The upshot: From an e-book sale, an author makes a little more than half what he or she makes from a hardcover sale.
The new economics of the e-book make the author’s quandary painfully clear: A new $28 hardcover book returns half, or $14, to the publisher, and 15%, or $4.20, to the author. Under many e-book deals currently, a digital book sells for $12.99, returning 70%, or $9.09, to the publisher and typically 25% of that, or $2.27, to the author.
Every year during Banned Books Week I get asked specifics about what books have been banned and who has banned them. Many times books we now think of as classics were banned by school systems or even public libraries in the past. For example, one of my personal favorites, “To Kill A Mockingbird” has been challenged and taken off the shelves of school libraries when parents didn’t like the language used in the novel.
Although books rarely get “banned” in libraries today, Banned Books Week celebrates the freedom to read and reminds us of the importance of intellectual freedom. Basically intellectual freedom means that everyone should have the right to access and express ideas, even if the ideas are unpopular.
This idea comes through in this year’s theme for Banned Books Week: Think for Yourself and Let Others Do the Same.
Stop by the library to browse our collection of challenged books or pick up a Banned Books Week pin.
Hmm, how intriguing: we apparently have two ways to read…including reading a banned book:
It turns out that the literate brain contains two distinct pathways for making sense of words, which are activated in different contexts. One pathway is known as the ventral route, and it’s direct and efficient, accounting for the vast majority of our reading. The process goes like this: We see a group of letters, convert those letters into a word, and then directly grasp the word’s semantic meaning.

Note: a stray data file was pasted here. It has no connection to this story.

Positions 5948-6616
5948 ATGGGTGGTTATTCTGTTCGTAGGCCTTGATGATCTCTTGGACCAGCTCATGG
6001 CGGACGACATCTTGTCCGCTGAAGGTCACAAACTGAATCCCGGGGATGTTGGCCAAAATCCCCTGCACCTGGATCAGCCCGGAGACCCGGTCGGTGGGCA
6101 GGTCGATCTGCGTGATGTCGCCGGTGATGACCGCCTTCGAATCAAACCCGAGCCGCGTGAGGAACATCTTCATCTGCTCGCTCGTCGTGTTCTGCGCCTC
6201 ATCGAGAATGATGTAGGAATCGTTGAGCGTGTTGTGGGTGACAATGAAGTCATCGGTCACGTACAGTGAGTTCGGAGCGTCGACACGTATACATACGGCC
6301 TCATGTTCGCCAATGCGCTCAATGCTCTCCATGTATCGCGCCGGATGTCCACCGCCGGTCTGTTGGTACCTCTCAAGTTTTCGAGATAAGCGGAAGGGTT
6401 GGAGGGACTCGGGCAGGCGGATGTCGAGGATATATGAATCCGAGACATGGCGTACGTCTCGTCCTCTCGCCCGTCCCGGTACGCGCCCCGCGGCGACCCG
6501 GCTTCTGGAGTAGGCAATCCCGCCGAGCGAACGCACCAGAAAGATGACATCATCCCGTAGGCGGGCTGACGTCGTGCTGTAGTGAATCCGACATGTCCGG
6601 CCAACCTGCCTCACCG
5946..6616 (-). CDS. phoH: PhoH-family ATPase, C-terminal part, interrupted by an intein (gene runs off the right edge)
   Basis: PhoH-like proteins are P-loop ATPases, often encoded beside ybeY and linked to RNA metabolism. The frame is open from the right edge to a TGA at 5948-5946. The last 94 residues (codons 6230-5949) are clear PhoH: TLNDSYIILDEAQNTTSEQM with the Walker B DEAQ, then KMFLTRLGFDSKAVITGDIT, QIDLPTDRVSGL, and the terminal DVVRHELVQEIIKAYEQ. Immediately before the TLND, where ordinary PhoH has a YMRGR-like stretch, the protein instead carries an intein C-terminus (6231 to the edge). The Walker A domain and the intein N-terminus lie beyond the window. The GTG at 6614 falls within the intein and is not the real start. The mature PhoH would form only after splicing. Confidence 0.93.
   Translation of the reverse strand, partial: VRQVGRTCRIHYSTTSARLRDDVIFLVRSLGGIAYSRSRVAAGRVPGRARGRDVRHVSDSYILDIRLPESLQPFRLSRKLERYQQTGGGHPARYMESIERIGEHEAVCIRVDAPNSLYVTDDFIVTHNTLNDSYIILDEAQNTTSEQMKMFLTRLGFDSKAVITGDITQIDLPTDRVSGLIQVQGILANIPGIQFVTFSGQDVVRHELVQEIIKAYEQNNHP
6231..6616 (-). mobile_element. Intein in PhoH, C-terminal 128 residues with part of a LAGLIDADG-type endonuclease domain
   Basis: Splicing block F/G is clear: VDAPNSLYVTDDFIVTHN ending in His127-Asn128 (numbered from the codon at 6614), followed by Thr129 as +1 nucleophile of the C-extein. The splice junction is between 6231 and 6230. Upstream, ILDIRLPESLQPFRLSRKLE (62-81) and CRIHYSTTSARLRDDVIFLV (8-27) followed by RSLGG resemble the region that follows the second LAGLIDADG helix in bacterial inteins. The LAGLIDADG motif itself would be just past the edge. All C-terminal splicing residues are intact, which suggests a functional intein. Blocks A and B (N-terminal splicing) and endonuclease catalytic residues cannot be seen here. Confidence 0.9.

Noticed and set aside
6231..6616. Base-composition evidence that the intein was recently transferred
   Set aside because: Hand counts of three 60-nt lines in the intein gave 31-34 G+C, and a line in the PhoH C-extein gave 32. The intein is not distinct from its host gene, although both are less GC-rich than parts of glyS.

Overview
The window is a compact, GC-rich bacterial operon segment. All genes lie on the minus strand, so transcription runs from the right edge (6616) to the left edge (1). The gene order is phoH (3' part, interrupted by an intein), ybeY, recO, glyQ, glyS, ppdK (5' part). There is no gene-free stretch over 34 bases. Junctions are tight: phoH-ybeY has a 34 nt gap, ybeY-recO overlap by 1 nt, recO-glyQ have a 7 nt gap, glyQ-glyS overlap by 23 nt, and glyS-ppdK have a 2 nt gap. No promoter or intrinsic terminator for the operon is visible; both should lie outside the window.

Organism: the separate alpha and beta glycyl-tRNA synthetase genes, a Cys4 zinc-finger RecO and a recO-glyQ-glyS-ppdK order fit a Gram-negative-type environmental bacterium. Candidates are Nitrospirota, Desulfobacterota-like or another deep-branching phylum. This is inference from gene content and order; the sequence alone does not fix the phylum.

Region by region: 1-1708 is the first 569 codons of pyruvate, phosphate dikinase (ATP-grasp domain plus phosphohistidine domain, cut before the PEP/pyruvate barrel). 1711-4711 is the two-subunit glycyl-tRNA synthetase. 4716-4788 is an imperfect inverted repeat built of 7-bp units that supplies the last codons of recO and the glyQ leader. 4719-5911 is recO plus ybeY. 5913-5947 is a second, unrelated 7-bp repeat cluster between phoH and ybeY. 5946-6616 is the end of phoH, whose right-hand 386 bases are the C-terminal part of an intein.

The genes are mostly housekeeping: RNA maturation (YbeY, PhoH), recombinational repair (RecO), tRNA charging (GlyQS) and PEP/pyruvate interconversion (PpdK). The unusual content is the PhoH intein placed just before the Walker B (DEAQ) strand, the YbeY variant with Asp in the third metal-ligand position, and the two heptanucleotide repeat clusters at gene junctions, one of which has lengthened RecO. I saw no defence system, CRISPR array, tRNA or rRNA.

The second reading pathway – it’s known as the dorsal stream – is turned on whenever we’re forced to pay conscious attention to a sentence, perhaps because of an obscure word, or an awkward subclause, or bad handwriting.
Although scientists had previously assumed that the dorsal route ceased to be active once we became literate, Deheane’s research demonstrates that even fluent adults are still forced to occasionally make sense of texts. We’re suddenly conscious of the words on the page; the automatic act has lost its automaticity.
Celebrate your freedom to read this week during Banned Books Week. Pick up a button, read a book, show your support!
The Sept. 20, 2010 issue of Maclean’s Magazine (a Canadian newsweekly, much like Time or Newsweek) offers us an article entitled “Third World America: Collapsing bridges, street lights turned off…:the decline of a superpower.”
Do you you agree or disagree with that sentiment?
A pull-quote from the article:
A pared-down police force, how can people be safe, a county judge was asked: “Arm yourselves.”
So, is this the unvarnished truth or merely scare tactics? What do you think? Where are we headed as a country, economically- and culturally-speaking?